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Regarded by many as Thich Nhat Hanh's most personally revealing and endearing book, these collected journals chronicle the first-hand experiences of the Zen Master as a young man in both the United States and Vietnam, just as his home country is plunged into war and turmoil.
"It isn't likely that this collection of journal entries, which I'm calling Fragrant Palm Leaves, will pass the censors... I'll leave Vietnam tomorrow." Thus Thich Nhat Hanh begins his May 11, 1966 journal entry. After leaving Vietnam, he was exiled for calling for peace, and was unable to visit his homeland again until 2004. In the interim, Thich Nhat Hanh continued to practice and teach in the United States and Europe, and became one of the world's most respected spiritual leaders.
But when these journals are written, all of that is still to come. Fragrant Palm Leaves reveals a vulnerable and questioning young man, a student and teaching assistant at Princeton and Columbia Universities from 1962-1963, homesick and reflecting on the many difficulties he and his fellow monks faced at home trying to make Buddhism relevant to the people's needs. We also follow Thich Nhat Hanh as he returns to Vietnam in 1964, and helps establish the movement known as Engaged Buddhism.
A rare window into the early life of a spiritual icon, Fragrant Palm Leaves provides a model of how to live fully, with awareness, during a time of change and upheaval.
About the Author
Thich Nhat Hanh was a world-renowned spiritual teacher and peace activist. Born in Vietnam in 1926, he became a Zen Buddhist monk at the age of sixteen. Over seven decades of teaching, he published more than 100 books, which have sold more than four million copies in the United States alone. Exiled from Vietnam in 1966 for promoting peace, his teachings on Buddhism as a path to social and political transformation are responsible for bringing the mindfulness movement to Western culture. He established the international Plum Village Community of Engaged Buddhism in France, now the largest Buddhist monastery in Europe and the heart of a growing community of mindfulness practice centers around the world. He passed away in 2022 at the age of 95 at his root temple, Tu Hieu, in Hue, Vietnam.
“The monk who taught the world mindfulness.”
“Thich Nhat Hanh shows us the connection between personal inner peace and peace on earth.”
—His Holiness the Dalai Lama
“Thich Nhat Hanh is a holy man, for he is humble and devout. He is a scholar of immense intellectual capacity. His ideas for peace, if applied, would build a monument to ecumenism, to world brotherhood, to humanity.”
—Dr. Martin Luther King, Jr.
“Thich Nhat Hanh’s work, on and off the page, has proven to be the antidote to our modern pain and sorrows. Here is a monumental, life-giving mind, preserved as textual force. And that's what I feel reading and practicing his teachings: that I am being acted on by a compassion equal to and pervasive as gravity itself. His books help me be more human, more me than I was before.”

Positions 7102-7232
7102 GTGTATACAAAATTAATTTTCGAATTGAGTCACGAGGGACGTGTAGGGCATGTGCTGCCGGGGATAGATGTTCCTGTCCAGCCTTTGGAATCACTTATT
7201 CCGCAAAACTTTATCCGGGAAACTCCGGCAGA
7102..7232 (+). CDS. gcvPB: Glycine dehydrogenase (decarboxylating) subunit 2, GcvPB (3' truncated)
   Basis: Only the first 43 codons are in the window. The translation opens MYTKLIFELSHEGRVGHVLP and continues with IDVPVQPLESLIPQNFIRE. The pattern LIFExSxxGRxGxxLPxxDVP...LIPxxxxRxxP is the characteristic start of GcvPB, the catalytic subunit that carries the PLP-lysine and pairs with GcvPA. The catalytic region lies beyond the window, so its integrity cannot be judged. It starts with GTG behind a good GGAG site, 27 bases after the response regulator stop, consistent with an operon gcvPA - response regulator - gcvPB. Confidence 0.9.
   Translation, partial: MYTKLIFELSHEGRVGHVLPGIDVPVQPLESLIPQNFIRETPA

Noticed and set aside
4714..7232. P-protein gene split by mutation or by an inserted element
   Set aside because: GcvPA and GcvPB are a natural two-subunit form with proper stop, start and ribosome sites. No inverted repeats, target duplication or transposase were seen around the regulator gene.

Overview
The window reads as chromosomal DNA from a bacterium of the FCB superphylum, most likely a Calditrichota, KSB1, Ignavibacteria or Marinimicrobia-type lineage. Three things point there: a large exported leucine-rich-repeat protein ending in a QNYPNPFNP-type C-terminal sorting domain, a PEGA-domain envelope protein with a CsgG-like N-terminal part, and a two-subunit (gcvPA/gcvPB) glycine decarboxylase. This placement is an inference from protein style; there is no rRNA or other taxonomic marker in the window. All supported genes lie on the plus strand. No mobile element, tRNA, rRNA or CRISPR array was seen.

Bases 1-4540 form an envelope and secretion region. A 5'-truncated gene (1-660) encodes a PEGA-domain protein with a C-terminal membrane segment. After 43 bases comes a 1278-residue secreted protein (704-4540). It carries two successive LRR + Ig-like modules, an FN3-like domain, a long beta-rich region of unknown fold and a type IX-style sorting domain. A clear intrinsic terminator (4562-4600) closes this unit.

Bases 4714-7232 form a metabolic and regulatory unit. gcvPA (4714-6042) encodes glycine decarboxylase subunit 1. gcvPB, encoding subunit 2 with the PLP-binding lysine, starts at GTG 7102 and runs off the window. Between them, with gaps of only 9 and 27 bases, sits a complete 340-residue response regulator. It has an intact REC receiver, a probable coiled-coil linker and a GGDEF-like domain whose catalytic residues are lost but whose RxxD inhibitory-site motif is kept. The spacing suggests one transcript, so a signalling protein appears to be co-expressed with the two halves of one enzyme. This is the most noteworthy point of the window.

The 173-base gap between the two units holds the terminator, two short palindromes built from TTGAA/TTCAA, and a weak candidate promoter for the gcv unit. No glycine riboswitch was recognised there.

—Ocean Vuong, author of On Earth We’re Briefly Gorgeous
“One of the sweetest and most personally revealing of Thich Nhat Hanh’s books, it shows the planting of his seeds of remarkable wisdom.”
—Jack Kornfield, author of A Path With Heart
“Enlightening…To read his thoughts is to understand the connection between public life and private life, and that such ‘interbeing’ makes for ecstatic joy.”
—Maxine Hong Kingston, author of The Woman Warrior
“Thich Nhat Hanh is a great teacher. I have studied him, his work, his passage through life, with gratitude and joy. Through his writings, his public offerings, his insights, I’ve gained vision and clarity; I’ve often felt it would be impossible to find a more lucid, determined, and courageous soul.”
—Alice Walker, author of The Color Purple
“Thich Nhat Hanh is among the most revered leaders in the world. His teachings and mindfulness practices have deeply influenced my journey through life. He is a torch of wisdom lighting the path ahead, generating the compassion, love, and understanding we need to create peace for ourselves and the world.”
—Marc Benioff, chair and CEO, Salesforce
“Thich Nhat Hanh does not merely teach peace; Thich Nhat Hanh is peace.”
—Elizabeth Gilbert, author of Eat, Pray, Love
“Thich Nhat Hanh's words are like water. Simple, pure, transparent, and absolutely indispensable for life.”
—Alejandro Iñárritu, director of Birdman and The Revenant
“How is it that a Vietnamese Buddhist monk who teaches mindfulness could inspire Martin Luther King and become one of the great nonviolent activists of the twenty-first century? Like no other teacher, Thich Nhat Hanh shows us the revolutionary possibilities of building social movements based on compassion, for both ourselves and others.”
—Professor john a powell, director of the Othering & Belonging Institute at UC Berkeley
“I first met Thich Nhat Hanh in 1968 in Paris. That was the time of rising counter culture, protest against the Vietnam war and student uprising. At that time his presence in Paris was like a soothing rain in dry heat. Ever since, for more than fifty years, he has been the conscience of humanity. He has been a compassionate catalyst of spiritual awakening, social harmony and ecological awareness. He has nurtured the human spirit with dedication, determination and delight. He is humble and gentle yet powerfully persuasive and strong willed. It has been a joy of my life to know him and follow his teachings.”
—Satish Kumar, editor emeritus Resurgence & Ecologist magazine and founder of Schumacher College
“One of the greatest teachers of our time…In Fragrant Palm Leaves, the venerable poet emerges poignantly disclosing the essence of enlightenment, and also life itself!”
—Robert Thurman, author of Inner Revolution
“Informative and inspiring.”